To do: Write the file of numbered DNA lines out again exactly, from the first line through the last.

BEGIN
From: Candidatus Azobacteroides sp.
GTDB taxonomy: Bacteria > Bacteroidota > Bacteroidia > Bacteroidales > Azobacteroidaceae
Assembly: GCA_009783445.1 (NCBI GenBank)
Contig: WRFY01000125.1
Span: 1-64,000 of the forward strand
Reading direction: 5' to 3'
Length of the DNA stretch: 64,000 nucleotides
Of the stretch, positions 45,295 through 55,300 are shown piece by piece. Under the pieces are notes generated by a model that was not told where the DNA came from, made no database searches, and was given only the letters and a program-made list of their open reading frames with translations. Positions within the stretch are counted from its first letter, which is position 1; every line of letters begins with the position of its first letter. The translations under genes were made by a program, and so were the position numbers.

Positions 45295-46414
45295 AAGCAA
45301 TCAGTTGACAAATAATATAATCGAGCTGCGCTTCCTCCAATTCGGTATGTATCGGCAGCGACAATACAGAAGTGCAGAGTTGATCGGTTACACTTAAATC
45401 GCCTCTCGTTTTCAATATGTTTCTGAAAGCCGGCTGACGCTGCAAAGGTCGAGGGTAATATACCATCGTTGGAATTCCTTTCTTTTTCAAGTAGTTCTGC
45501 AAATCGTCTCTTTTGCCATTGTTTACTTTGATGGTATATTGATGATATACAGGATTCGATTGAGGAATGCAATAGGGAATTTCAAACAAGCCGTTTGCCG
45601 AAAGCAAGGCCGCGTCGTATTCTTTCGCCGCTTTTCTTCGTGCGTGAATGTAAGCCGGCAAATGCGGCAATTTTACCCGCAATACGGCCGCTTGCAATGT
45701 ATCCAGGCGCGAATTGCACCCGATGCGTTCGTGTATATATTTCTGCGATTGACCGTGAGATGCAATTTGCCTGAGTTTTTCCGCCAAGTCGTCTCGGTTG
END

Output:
From: Candidatus Azobacteroides sp.
GTDB taxonomy: Bacteria > Bacteroidota > Bacteroidia > Bacteroidales > Azobacteroidaceae
Assembly: GCA_009783445.1 (NCBI GenBank)
Contig: WRFY01000125.1
Span: 1-64,000 of the forward strand
Reading direction: 5' to 3'
Length of the DNA stretch: 64,000 nucleotides
Of the stretch, positions 45,295 through 55,300 are shown piece by piece. Under the pieces are notes generated by a model that was not told where the DNA came from, made no database searches, and was given only the letters and a program-made list of their open reading frames with translations. Positions within the stretch are counted from its first letter, which is position 1; every line of letters begins with the position of its first letter. The translations under genes were made by a program, and so were the position numbers.

Positions 45295-46414
45295 AAGCAA
45301 TCAGTTGACAAATAATATAATCGAGCTGCGCTTCCTCCAATTCGGTATGTATCGGCAGCGACAATACAGAAGTGCAGAGTTGATCGGTTACACTTAAATC
45401 GCCTCTCGTTTTCAATATGTTTCTGAAAGCCGGCTGACGCTGCAAAGGTCGAGGGTAATATACCATCGTTGGAATTCCTTTCTTTTTCAAGTAGTTCTGC
45501 AAATCGTCTCTTTTGCCATTGTTTACTTTGATGGTATATTGATGATATACAGGATTCGATTGAGGAATGCAATAGGGAATTTCAAACAAGCCGTTTGCCG
45601 AAAGCAAGGCCGCGTCGTATTCTTTCGCCGCTTTTCTTCGTGCGTGAATGTAAGCCGGCAAATGCGGCAATTTTACCCGCAATACGGCCGCTTGCAATGT
45701 ATCCAGGCGCGAATTGCACCCGATGCGTTCGTGTATATATTTCTGCGATTGACCGTGAGATGCAATTTGCCTGAGTTTTTCCGCCAAGTCGTCTCGGTTG